President Donald Trump on Tuesday attacked the billionaire Koch brothers, calling the businessmen and longtime conservative activists a “total joke” and “two nice guys with bad ideas.”
“They want to protect their companies outside the U.S. from being taxed, I’m for American first and the American worker — a puppet for no one,” Trump tweeted.
Trump’s criticisms come a day after Charles Koch told reporters that Trump’s trade policies would be “disastrous.” Meanwhile, the powerful Koch network of political donors said it would not back a Republican candidate in North Dakota who they view as insufficiently critical of Trump and his economic decisions.
Charles and David Koch have poured millions of dollars into ads and advocacy over the years, typically for conservative candidates and causes. They backed Mitt Romney in 2012, but did not support either Trump nor his opponent, Hillary Clinton, in 2016. David has now retired from the group. But in a rare interview with reporters on the sidelines of donor conference Monday, Charles discussed his dismay over the Trump administration’s moves on trade, spending and immigration, including Trump’s use of protectionist economic policies, including tariffs.
“Any protectionism at any level, certainly at a national level, is very detrimental,” Charles Koch told reporters at the event in Colorado Springs, Colo. “There are scientific and historical reasons. I mean, every nation that has prospered is one that didn’t engage in trade wars.”
Charles Koch suggested that he would only back politicians who support a free trade, business-friendly agenda—even if that meant backing Democrats. That aligned with the announcement Monday by the Koch-backed group Americans for Prosperity that it would not back Republican Representative Kevin Cramer in North Dakota because of his support for a $1.3 trillion spending bill that increases funding for domestic and military programs, as well as his reticence in taking on the White House over tariffs.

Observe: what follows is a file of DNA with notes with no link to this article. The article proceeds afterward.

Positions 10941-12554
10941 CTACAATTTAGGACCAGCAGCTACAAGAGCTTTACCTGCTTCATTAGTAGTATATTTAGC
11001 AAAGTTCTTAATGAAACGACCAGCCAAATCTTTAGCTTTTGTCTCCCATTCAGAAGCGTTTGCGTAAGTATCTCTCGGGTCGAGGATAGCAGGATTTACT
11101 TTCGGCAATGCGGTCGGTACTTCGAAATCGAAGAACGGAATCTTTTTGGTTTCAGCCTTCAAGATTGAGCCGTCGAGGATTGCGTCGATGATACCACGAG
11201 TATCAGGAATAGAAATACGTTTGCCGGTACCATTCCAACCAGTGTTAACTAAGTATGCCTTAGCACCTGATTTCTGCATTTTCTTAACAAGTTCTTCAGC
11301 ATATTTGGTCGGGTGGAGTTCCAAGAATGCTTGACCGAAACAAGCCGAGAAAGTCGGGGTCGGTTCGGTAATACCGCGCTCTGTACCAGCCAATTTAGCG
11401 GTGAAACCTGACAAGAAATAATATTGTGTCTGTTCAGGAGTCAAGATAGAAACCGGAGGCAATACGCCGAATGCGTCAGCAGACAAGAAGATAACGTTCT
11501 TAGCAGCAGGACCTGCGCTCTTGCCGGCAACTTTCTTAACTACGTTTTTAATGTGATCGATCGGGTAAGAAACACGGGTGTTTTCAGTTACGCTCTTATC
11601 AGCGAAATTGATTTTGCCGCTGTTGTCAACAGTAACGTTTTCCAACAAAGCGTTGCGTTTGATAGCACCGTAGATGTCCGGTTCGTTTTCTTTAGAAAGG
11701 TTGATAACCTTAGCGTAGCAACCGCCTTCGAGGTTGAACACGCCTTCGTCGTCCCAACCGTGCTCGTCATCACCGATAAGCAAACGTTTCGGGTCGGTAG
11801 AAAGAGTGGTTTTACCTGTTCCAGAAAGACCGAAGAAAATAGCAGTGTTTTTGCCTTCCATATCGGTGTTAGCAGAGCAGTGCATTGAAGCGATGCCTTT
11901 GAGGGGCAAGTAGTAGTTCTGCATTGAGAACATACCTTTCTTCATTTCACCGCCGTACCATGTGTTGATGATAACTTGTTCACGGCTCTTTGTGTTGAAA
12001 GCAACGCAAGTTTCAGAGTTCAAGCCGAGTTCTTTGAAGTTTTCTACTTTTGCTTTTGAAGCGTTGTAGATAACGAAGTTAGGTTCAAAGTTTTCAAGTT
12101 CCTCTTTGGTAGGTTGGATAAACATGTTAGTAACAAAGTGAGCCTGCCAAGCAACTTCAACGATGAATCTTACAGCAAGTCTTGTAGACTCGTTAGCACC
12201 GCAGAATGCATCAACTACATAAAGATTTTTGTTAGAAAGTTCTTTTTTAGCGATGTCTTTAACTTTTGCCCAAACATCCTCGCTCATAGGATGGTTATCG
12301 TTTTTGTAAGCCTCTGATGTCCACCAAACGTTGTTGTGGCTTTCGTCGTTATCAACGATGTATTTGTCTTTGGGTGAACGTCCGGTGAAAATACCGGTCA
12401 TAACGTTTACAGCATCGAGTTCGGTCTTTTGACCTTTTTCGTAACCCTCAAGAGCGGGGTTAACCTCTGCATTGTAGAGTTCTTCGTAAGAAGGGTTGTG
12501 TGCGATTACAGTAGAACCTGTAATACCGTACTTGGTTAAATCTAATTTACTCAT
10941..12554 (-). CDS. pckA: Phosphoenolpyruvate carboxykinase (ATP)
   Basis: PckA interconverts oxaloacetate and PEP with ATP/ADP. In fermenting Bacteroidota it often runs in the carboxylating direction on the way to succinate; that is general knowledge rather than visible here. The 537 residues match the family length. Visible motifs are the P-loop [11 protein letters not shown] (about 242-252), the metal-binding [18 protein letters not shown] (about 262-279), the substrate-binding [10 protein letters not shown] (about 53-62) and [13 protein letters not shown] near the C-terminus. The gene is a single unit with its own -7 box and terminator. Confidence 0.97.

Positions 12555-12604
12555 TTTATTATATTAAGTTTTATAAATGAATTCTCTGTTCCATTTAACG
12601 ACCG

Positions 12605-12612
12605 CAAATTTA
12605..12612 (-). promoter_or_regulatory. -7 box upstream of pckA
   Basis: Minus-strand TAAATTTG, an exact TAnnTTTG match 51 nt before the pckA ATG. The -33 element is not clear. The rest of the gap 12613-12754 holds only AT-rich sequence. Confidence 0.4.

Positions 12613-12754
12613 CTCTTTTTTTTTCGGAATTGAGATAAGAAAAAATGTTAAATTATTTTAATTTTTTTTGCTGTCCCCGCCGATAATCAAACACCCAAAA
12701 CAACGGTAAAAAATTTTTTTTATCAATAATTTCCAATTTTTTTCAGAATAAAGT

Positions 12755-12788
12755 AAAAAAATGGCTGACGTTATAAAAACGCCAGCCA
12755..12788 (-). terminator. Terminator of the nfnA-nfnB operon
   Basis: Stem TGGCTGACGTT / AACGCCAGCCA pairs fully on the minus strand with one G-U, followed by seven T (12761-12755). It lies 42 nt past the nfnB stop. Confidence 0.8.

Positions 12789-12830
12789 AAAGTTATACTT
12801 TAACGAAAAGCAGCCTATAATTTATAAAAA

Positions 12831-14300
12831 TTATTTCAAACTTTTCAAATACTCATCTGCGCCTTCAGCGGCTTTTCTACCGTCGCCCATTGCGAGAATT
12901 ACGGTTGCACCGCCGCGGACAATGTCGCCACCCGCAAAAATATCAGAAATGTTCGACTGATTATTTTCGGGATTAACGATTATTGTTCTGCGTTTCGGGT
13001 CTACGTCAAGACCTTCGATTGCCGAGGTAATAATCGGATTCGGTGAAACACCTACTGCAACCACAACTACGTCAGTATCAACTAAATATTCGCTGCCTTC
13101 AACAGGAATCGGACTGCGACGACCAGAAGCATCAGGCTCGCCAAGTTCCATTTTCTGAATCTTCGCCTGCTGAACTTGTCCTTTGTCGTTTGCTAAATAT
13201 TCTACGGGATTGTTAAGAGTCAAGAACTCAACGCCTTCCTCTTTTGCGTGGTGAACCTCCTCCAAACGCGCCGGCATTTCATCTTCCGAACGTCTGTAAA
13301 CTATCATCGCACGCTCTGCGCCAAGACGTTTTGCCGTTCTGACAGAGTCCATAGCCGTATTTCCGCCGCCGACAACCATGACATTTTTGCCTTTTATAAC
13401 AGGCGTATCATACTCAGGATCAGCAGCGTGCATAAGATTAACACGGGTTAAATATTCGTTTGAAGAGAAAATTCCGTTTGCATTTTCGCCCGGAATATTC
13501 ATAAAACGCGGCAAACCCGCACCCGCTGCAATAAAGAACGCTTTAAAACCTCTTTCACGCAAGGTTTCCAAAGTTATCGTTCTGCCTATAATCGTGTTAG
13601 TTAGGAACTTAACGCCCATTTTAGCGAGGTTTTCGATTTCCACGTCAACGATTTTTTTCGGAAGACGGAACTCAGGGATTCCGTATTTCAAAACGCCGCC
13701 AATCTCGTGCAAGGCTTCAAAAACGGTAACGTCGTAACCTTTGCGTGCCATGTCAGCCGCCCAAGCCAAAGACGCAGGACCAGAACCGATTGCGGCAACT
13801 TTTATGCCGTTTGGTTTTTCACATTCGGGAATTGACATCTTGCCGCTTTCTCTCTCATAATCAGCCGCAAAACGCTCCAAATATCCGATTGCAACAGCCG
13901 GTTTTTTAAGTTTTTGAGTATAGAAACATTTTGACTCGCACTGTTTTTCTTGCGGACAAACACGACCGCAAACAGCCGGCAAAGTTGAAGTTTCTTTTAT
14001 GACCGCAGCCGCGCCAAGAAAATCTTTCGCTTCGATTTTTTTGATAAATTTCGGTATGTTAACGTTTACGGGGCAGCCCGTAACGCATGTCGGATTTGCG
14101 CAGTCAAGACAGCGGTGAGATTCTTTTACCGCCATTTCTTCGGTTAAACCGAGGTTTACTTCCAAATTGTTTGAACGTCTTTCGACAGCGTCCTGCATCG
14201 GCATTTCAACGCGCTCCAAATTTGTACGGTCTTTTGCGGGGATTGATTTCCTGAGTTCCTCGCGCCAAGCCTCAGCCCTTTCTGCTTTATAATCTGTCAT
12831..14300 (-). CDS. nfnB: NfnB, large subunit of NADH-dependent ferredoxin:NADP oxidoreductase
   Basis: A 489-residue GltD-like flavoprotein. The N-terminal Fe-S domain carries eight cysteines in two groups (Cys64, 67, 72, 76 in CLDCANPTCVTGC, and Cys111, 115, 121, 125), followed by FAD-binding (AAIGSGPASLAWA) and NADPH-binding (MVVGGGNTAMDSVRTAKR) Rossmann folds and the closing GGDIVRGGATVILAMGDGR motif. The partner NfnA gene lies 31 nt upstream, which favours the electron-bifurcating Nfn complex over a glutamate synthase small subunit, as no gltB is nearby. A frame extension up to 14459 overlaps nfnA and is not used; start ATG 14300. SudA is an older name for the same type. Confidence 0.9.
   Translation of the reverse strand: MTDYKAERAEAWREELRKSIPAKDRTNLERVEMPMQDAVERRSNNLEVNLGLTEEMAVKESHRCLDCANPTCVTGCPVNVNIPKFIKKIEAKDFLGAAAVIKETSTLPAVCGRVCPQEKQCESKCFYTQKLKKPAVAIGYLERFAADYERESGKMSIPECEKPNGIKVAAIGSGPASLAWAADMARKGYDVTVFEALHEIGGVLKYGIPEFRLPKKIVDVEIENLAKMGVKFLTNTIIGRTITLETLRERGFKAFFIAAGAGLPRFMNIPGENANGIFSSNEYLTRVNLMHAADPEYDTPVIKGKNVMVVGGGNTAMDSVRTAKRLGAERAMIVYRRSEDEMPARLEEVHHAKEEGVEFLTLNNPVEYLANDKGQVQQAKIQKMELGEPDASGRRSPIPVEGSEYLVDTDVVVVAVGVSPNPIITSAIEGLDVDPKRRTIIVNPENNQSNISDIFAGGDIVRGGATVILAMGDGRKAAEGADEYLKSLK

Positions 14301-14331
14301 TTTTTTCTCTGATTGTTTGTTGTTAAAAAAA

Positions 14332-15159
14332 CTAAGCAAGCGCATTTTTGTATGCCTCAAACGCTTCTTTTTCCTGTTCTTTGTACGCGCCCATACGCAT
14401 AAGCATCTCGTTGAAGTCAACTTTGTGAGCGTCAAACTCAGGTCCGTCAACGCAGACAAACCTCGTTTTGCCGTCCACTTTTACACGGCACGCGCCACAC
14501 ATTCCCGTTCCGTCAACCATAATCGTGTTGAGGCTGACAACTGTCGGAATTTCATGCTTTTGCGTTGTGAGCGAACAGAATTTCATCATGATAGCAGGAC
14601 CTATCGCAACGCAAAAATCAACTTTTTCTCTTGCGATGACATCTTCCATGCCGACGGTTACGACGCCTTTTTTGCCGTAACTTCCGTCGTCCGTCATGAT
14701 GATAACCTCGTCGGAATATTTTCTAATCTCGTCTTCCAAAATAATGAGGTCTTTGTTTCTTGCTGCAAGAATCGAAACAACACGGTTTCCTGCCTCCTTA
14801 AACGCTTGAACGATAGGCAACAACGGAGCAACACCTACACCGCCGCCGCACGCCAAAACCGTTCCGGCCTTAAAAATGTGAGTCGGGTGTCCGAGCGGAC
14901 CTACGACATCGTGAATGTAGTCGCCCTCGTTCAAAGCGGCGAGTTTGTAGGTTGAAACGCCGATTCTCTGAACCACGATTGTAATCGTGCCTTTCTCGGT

“If this were 2016, we likely would have gone ahead and endorsed,” Americans for Prosperity President Tim Philips told backers Monday, according to CNN. “But we’re raising the bar.”
Trump’s policies on trade in particular have provoked ire among some Republicans, especially those in states most affected by retaliatory tariffs enacted by China, Canada, the European Union and beyond. The Trump administration announced last week a $12 billion spending plan to support farmers, particularly Midwestern soybean producers. On Monday, Freedom Partners, another Koch-backed organization, released an ad directly targeting farmers, asking them to reject Trump’s policies because farmers “want trade not aid.”
Disclosure: Time Inc., TIME’s parent company, was acquired by Meredith Corp. in a deal partially financed by Koch Equity Development, a subsidiary of Koch Industries Inc.
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